On a somewhat related point, the Internal Revenue Service has ruled on a number of occasions that the holder of a general durable power of attorney has no authority to make gifts (typically, $15,000 annual exclusion gifts to family members) out of assets to which the power pertains unless the power of attorney expressly authorizes the making of such gifts or applicable state law grants the holder of the power such authority.
Gifts made out of the revocable living trust at the settlor’s demise: Amounts left to charity from a revocable living trust at the settlor’s death generally qualify for the federal estate tax charitable deduction under, because the amounts are included in the settlor’s gross estate and are considered to be transferred to charity by the settlor.
Generally, any gift arrangement that can be established by will can be arranged under the terms of a revocable living trust, although there are some fine points to be observed in dealing with revocable living trusts that are to distribute assets to a charitable remainder trust.
Distribution to a charitable remainder trust: If assets are left from a revocable living trust to a charitable remainder trust, the federal income tax regulations require that the assets be transferred from the living trust to the charitable remainder trust (i.e., from the trustee of the former to the trustee of the latter), so that the two trusts are separate and distinct. See.
If the revocable living trust is to pay the settlor’s debts, federal estate tax and any state death taxes, it is important that the distribution to the charitable remainder trust be net of the debts and taxes so that none of the debts and taxes are paid by the charitable remainder trust. See.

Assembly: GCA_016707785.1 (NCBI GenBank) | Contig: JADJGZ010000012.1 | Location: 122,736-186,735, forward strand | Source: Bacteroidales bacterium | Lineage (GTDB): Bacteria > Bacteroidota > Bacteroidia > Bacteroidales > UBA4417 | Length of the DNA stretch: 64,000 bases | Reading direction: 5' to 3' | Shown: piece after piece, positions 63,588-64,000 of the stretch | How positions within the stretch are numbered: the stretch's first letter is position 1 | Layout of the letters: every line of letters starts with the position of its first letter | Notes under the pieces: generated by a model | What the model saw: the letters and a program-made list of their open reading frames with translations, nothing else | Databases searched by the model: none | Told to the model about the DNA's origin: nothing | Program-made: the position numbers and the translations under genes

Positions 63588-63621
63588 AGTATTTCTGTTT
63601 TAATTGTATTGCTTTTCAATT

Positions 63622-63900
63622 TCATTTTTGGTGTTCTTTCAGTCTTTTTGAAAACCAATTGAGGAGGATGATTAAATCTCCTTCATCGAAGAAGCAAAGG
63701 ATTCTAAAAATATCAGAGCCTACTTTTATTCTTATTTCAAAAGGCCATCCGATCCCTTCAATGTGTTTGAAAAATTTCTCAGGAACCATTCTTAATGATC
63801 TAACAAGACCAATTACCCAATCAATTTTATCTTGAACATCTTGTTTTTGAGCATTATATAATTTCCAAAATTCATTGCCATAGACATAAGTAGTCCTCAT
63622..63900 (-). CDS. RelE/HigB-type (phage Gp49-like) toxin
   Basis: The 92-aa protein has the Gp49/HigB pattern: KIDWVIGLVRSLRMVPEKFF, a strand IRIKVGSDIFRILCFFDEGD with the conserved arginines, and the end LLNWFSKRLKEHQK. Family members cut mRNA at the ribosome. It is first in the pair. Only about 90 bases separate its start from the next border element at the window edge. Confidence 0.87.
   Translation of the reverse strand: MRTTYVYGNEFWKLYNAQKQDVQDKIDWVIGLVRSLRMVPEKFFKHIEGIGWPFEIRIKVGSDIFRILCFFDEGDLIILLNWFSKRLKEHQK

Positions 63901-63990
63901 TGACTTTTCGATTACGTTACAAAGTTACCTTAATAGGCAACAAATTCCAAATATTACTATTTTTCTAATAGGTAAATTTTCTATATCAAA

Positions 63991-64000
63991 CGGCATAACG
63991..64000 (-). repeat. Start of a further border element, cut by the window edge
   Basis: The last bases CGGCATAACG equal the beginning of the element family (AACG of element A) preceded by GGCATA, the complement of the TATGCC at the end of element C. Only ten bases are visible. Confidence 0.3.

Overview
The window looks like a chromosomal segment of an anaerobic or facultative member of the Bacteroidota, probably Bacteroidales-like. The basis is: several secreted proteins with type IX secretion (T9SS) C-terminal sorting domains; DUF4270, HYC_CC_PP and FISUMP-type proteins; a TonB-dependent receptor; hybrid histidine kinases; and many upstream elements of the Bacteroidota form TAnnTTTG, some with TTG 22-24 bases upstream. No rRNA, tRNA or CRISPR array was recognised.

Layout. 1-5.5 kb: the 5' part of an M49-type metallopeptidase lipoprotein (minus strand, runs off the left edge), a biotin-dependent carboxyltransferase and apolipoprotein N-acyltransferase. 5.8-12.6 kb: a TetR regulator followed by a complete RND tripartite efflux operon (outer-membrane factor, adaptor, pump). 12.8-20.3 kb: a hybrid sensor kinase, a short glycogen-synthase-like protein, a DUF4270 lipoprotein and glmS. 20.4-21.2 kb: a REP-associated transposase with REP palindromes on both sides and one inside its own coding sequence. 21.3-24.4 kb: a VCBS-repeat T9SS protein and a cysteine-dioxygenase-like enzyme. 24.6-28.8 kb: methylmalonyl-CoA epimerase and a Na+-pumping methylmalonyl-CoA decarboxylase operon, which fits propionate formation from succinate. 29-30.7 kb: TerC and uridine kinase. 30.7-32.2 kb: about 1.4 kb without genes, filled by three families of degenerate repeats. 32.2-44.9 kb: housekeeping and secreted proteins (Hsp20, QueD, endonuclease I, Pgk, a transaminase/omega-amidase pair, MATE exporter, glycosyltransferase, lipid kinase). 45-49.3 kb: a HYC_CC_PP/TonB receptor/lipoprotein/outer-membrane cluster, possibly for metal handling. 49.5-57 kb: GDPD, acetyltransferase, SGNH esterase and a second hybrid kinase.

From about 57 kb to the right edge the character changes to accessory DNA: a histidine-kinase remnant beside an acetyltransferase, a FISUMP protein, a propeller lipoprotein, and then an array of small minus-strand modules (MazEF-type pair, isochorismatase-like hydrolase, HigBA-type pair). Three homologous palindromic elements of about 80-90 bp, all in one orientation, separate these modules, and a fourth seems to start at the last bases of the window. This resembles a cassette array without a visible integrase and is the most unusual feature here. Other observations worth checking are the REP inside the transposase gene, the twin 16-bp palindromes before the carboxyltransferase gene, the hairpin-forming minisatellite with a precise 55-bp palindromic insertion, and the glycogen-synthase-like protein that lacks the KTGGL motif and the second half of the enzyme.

Although the charitable remainder trust may not be funded by the revocable living trust immediately upon the settlor’s death, the obligation of the charitable remainder trust to make payment of the annuity or unitrust amount should begin on the date of the settlor’s death. In this regard, see.
The charitable remainder trust will be deemed created once it is partially or completely funded. This is significant because distributions made by the charitable remainder trust and any undistributed income of the charitable remainder trust will be governed for tax purposes by(meaning, for example, that any undistributed income of the charitable remainder trust will bypass federal income taxation by reason of the trust’s exemption from federal income tax under IRC section 664(c)). Post-mortem distributions by the living trust to the beneficiary(ies) of the charitable remainder trust are not governed by the special rules of section 664, but rather by the usual rules governing trust distributions. See Reg. section 1.664-1(a)(6), Example 4(ii). See section 664 for rules concerning maximum and minimum payout rates and charitable remainder values.